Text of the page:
Residents were specifically asked about grow and retail establishments since those were the uses proposed by Baker. Township Attorney Cliff Bloom also said the township could choose to allow only one use or the other.

Attorney Presentation and Resident Questions

During last night’s meeting, the board first heard a presentation from Bloom and then opened the floor for legal questions from the audience.

Bloom noted that the board cannot bind the Planning Commission, which means the board cannot stop them from working on a marijuana ordinance if they so choose. However, since that ordinance would need to be approved by the board, it wouldn’t make much sense for the commission to spend time on an ordinance they know the board won’t OK.

The attorney then went over a legal memorandum he drafted on the issue. Bloom said he did not mark the memorandum as privileged and confidential so it could be posted on the township website and shared with residents.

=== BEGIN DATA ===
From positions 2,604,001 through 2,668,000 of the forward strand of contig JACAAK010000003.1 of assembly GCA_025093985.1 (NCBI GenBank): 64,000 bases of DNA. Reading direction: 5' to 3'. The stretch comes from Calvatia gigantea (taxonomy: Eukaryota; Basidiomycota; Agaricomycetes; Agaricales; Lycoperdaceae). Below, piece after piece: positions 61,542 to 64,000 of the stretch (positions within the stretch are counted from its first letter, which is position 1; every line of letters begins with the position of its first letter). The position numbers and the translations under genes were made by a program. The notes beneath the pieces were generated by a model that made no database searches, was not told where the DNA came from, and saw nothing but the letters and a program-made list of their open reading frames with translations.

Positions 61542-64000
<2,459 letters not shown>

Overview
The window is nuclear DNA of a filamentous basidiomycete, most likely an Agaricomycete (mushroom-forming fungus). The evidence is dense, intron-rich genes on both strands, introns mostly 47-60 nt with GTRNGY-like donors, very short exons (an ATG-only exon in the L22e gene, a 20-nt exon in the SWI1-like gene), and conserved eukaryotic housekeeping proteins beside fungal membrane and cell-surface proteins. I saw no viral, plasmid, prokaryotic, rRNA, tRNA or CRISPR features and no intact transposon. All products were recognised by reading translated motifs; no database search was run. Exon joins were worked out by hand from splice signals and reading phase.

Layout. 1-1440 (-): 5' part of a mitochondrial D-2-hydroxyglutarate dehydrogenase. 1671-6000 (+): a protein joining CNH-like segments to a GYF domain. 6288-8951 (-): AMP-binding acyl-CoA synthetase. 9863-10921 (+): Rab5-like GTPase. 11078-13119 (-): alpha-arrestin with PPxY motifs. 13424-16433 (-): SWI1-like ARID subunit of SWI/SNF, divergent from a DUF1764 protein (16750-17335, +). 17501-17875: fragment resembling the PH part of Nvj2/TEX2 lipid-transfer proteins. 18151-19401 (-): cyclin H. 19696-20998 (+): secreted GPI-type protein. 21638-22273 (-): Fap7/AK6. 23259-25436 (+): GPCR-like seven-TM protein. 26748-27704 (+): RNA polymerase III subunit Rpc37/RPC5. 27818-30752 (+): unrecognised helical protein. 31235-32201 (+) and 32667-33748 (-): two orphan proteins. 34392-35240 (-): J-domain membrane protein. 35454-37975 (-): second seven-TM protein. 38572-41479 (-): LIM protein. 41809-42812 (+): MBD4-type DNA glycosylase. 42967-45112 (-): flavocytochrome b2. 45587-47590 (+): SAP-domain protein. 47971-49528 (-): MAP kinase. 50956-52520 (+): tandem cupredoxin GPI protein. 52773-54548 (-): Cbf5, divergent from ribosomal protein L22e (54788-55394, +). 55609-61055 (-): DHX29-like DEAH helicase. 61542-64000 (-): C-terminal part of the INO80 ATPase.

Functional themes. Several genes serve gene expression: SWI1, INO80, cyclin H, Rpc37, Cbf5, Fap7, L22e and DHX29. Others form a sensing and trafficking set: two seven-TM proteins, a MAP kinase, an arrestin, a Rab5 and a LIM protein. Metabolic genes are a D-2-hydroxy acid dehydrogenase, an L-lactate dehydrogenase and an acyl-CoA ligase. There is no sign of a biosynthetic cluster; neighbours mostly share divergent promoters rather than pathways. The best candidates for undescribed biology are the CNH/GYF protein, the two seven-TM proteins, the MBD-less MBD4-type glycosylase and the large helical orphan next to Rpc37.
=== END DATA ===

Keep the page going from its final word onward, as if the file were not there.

Bloom explained that for marijuana establishments to be allowed in the township, the board would have to amend its existing marijuana regulatory ordinance and add the following:

  • Zoning ordinance to stipulate where marijuana businesses could be located
  • Regulatory ordinance to outline licensing requirements

A resident asked about the cost of drafting these ordinances, and Bloom said he estimated the legal fees to be $7,500 – $15,000.

Bloom said the township may want to take into consideration that marijuana is currently illegal at the federal level but that may be expected to change in the future.

And while financial gains are often used to support the development of local marijuana businesses, Bloom thought any property tax revenues for a general law township would be minimal. On the other hand, there is the potential for revenue from state taxes. “You have to take the financial [arguments] with a grain of salt both ways,” he said.

Bloom also commented on how businesses could impact neighborhoods if not located entirely within a commercial district. “It would be hard to argue that it wouldn’t have a negative impact on residential values,” he said.